Comedian Talks About Life With Tourette Syndrome

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Pamela Rae Schuller   Courtesy of Pamela Rae Schuller

As a teenager, Pamela Rae Schuller felt like having Tourette syndrome (colloquially known as Tourette’s) made her a waste of space.

As an adult and professional stand-up comedian, she loves her disability.
“Tourette’s can be hard, and frustrating and even painful. It can also add incredible things to my life, if I am brave enough to allow it,” she said.

She spoke about her journey to self-love through humor during her talk “What Makes Me Tic: Comedy, Disability, and the Inclusive Community.” Jewish Family and Children’s Service of Greater Philadelphia and RespectAbility hosted the event in honor of Jewish Disability Acceptance, Awareness and Inclusion Month and Jewish Disability Advocacy Month.


“Every February, we see our goal is to bring awareness about disabilities and the importance of advocacy for disability rights,” said Lisa Ney, director of programs and services for persons living with disabilities at JFCS. “And this program is in honor of the culmination of a month-long programming that we’ve had towards this goal.”

Schuller explained that Tourette is a neurological disorder that causes her to experience tics, or movements and noises she can’t control. These can include moving her fingers and toes, winking uncontrollably, tensing her stomach muscles and barking.

“I like to explain Tourette’s as like a fence in your brain. Well, in my fence, there is a tiny piece missing. So signals are seeping through that I didn’t mean to send,” she said.
She said she had the worst diagnosed case of Tourette in the country as a teenager. She often lost control over her body and injured herself, whether through rupturing her own appendix or throwing her head back so hard she broke her neck.

The physical injuries were not as painful as the emotional toll of exclusion. Peers and educators treated her as if she was nothing but a disturbance, and those who did include her seemed to consider it a charitable act. She spent much of her youth feeling like she was a burden on her community.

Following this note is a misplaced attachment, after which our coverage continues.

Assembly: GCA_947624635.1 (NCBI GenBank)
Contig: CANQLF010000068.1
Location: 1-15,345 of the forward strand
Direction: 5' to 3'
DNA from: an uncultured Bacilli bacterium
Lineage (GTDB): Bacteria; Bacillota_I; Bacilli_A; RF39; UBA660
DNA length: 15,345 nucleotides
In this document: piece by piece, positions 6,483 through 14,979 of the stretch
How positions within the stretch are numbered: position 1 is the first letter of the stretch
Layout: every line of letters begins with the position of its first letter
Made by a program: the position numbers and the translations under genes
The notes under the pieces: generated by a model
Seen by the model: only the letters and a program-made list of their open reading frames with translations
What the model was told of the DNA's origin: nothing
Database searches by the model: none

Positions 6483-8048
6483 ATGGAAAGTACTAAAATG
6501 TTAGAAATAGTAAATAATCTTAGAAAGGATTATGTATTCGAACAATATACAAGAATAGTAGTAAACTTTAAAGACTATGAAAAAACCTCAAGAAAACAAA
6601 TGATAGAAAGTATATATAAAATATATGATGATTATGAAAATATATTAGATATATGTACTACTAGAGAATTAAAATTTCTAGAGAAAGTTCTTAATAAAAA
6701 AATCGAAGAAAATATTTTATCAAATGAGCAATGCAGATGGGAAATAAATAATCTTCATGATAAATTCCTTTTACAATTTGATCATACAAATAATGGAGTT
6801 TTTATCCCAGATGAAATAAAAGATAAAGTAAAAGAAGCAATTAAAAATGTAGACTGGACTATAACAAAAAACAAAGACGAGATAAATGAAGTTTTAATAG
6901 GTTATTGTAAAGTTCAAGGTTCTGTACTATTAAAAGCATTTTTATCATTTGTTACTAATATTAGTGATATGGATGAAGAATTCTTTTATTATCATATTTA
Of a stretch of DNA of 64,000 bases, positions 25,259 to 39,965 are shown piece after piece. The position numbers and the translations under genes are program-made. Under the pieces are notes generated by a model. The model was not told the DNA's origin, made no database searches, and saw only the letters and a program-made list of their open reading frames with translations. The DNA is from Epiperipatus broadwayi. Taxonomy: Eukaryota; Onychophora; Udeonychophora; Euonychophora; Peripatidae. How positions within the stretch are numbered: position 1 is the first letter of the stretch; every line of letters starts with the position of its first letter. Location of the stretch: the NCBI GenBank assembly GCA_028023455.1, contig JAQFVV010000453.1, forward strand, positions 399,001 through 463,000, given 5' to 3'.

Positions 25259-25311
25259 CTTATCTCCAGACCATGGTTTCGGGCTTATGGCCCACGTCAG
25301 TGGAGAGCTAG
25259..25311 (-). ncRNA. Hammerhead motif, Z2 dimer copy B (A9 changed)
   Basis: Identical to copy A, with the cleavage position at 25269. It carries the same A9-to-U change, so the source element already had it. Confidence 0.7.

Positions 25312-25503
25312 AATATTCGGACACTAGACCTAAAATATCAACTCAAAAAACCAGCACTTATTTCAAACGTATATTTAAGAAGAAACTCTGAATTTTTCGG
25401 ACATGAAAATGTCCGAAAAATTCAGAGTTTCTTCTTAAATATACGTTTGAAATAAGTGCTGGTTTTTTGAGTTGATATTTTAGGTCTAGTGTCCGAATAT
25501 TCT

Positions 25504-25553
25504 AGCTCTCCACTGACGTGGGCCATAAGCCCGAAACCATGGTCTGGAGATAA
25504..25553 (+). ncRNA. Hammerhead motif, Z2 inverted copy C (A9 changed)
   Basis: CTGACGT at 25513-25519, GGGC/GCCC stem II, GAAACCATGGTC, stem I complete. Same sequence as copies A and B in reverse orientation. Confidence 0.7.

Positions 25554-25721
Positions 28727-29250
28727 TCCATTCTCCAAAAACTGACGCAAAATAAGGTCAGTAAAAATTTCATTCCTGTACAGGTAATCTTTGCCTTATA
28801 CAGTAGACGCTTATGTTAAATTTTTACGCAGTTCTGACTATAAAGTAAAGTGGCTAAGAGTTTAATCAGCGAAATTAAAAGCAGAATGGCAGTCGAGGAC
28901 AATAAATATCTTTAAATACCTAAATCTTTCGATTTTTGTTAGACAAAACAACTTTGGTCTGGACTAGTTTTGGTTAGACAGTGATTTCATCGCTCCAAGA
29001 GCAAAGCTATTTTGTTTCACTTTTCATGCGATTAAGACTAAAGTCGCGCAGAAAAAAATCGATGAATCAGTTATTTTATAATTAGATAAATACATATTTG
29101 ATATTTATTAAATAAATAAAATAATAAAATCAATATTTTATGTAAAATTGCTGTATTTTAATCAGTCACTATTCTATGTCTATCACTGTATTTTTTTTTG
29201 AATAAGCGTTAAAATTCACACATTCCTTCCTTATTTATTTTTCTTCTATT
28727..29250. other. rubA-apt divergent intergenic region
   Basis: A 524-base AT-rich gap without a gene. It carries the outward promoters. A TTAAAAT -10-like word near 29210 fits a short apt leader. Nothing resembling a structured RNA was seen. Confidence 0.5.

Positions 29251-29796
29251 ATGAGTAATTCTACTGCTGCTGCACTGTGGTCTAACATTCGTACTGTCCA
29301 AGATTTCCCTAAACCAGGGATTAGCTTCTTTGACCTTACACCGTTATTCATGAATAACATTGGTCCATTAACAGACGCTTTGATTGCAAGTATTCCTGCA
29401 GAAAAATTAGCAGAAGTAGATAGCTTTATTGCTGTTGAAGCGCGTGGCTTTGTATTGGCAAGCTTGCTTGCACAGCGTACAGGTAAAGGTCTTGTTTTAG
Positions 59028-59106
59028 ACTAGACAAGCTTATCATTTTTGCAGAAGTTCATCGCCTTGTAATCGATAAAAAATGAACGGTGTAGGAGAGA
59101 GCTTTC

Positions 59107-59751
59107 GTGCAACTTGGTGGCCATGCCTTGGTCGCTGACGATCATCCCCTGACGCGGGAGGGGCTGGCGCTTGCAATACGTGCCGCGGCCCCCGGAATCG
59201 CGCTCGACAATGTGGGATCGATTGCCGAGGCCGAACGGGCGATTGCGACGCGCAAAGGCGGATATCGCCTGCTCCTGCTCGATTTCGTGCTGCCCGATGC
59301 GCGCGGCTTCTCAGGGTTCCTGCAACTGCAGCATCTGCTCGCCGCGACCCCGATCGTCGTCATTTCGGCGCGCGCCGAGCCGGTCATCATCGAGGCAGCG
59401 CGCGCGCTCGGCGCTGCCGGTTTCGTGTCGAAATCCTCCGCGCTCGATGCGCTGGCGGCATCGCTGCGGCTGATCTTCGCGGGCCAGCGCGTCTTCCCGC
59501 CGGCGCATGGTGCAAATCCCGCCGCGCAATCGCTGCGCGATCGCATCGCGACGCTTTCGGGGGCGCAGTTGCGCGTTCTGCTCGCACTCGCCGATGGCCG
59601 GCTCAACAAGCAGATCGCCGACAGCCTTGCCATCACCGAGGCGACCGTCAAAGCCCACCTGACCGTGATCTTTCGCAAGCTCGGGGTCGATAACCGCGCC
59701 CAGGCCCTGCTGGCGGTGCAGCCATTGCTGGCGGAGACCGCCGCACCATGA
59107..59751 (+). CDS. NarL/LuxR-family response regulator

Moments that made her feel included and supported helped change her perspective. There was the time her peers walked out with her when a religious school teacher at her synagogue told her she was being disruptive and asked her to leave.

There was also the math teacher who, instead of kicking her out of class when she started making noises, told her she sounded like a metronome and asked if she would like to write a song about math.

She got excited about the idea, as did the rest of the class, and they ended up writing and recording a whole CD together with her tics included as background accompaniment.

“And in that moment, this idea of inclusion shifted,” she said. “It stopped feeling like what people couldn’t do because I was there and started feeling like what people got to do because I was there.”

Taking improv comedy classes in high school also led to a breakthrough. The concept of “Yes, and,” or the rule that improvisational actors cannot contradict each other’s reality, helped her discover her sense of humor and love for performance without having her Tourette constantly scrutinized.

“When I would join the scene, flailing or barking or making noises, they ‘Yes, and-ed’ me,” she said. “I was getting laughs, and not because of Tourette’s, but because people were starting to see these other parts of me.”

Comedy has helped her recognize the silliness of prejudice, like when an eyebrow waxer berated her for not trying hard enough to control her body right before audibly farting.
In addition to her career as a comedian, Schuller has a master’s degree in child advocacy and policy and launched an initiative for Jewish teens called Here.Now, which promotes mental health, wellness and resilience through creativity.

She said it was important for people to move past “tolerance,” a word that sounds like nails on a chalkboard to her, and embrace full inclusion.

“Nobody wants to just be tolerated,” she said. “Every single person has value, and every single person has struggles and challenges, and we should be celebrating what each person brings to our community.”

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